Repeated poor driving standards will not be tolerated. Racing
accidents can and will happen, it is aggressive driving incidents
which can be avoided that will be penalised. The final decision is up
to the moderator of each division.
All drivers are expected to familiarise themselves with the
Recommended Driver Behaviour.
When starting, each driver must make sure they keep their car straight
and fully in control.
Drivers must remember that their tyres are cold on lap 1. They should
not attempt any overtaking moves unless they are sure it is safe to
Blocking is not allowed, but defensive driving is
allowed. If a driver moves off the racing line before the car
behind attempts to overtake, this is defensive driving. If they move
off the racing line after the car behind has started to move
across to overtake, this is blocking. If a driver is driving
defensively they may move off the line and back onto it only
once per straight/section.
If an overtaking driver has any part of their car beside another as
they enter a corner (known as overlap), the driver being overtaken should not move
across; they should give the overtaking car room and go through the corner
side by side, or let them through into the corner and try to re-take them at
the exit. Drivers must learn to judge overlap without being able to actually see
the opposition, this requires an understanding of the limited visibility provided by the mirrors.
As described here.
If a driver is following a slower car, they should remember that they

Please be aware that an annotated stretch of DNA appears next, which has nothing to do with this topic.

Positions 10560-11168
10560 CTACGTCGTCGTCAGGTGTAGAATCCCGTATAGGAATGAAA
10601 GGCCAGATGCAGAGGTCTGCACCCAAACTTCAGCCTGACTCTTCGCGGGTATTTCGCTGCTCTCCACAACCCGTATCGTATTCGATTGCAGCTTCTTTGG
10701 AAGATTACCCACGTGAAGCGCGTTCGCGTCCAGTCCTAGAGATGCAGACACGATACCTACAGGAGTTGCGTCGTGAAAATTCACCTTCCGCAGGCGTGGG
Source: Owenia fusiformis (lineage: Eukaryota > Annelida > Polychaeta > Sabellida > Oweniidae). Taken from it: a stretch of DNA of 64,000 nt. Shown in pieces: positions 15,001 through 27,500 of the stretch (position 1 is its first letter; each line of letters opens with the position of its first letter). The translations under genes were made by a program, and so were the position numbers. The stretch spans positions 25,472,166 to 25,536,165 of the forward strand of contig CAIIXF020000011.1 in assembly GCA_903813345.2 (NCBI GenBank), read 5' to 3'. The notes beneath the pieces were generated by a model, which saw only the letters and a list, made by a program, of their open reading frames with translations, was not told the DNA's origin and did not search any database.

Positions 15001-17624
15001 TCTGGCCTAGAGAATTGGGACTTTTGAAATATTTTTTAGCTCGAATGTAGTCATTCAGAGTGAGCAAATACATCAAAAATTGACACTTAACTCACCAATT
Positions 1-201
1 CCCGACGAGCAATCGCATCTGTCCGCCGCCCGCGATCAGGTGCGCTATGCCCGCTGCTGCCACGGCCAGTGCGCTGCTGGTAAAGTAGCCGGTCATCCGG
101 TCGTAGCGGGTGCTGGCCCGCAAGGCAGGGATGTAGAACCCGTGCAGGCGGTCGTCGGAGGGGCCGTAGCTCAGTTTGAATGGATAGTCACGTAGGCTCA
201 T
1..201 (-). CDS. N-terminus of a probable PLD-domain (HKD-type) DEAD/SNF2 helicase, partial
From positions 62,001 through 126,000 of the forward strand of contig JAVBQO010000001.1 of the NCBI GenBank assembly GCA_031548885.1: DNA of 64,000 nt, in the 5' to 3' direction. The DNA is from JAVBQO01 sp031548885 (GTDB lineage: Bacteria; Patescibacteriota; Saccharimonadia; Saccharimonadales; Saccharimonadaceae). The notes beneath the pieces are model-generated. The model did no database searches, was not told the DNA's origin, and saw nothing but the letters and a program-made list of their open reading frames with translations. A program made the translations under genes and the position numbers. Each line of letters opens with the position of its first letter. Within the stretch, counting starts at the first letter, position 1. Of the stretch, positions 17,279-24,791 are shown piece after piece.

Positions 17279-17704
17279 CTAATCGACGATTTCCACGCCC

will brake earlier than the faster car.
Any driver who, by not complying with the above rules, causes another
car to crash or take severe avoiding action may be penalised.
Persistent driving down the centreline of the track in order to
make passing difficult is not acceptable. The moderators will take a
sensible approach in enforcing this; the idea is to stop blatant
centre line driving, not penalise every possible case. For most
drivers this rule should make racing safer as well as more fun.
Sometimes GPL will mistakenly show a driver a black flag. For example,
a warp may cause the server to believe that the driver has cut the course. A
driver being shown a black flag by mistake is permitted to do one of two
- Take the stop and go penalty.
- Carry on racing. The server will mark the driver as disqualified.
The driver should then contact their divisional moderator after the
race, who will examine the replay and reinstate the driver in their
correct finishing place.
Riding the kerbs is permitted but there must always be at least two wheels within the track boundary at any one time. If three or four wheels have been placed outside the track boundary then a driver is deemed to have left the track and will subsequently have to perform a rejoin with the necessary caution this dictates.
- If you have knowingly overdone the kerb riding or left the track for any other reason in qualifying, please abort the lap in order to not post an illegal lap time.
Incidents involving other cars
If a driver is involved in an incident with another car, they
must report the incident to the division moderator; failure to do so
will leave the driver with no appeal against any penalty assessed. The
driver should try to save a replay of the incident if possible, as
this will help their case. The other moderators will then hold a
"stewards enquiry" and decide on any penalties that may be
If a driver takes a place unfairly by causing an incident, they
may decide to give the place back. This must be done in a manner which
does not hinder the rest of the field. The perpetrator should find a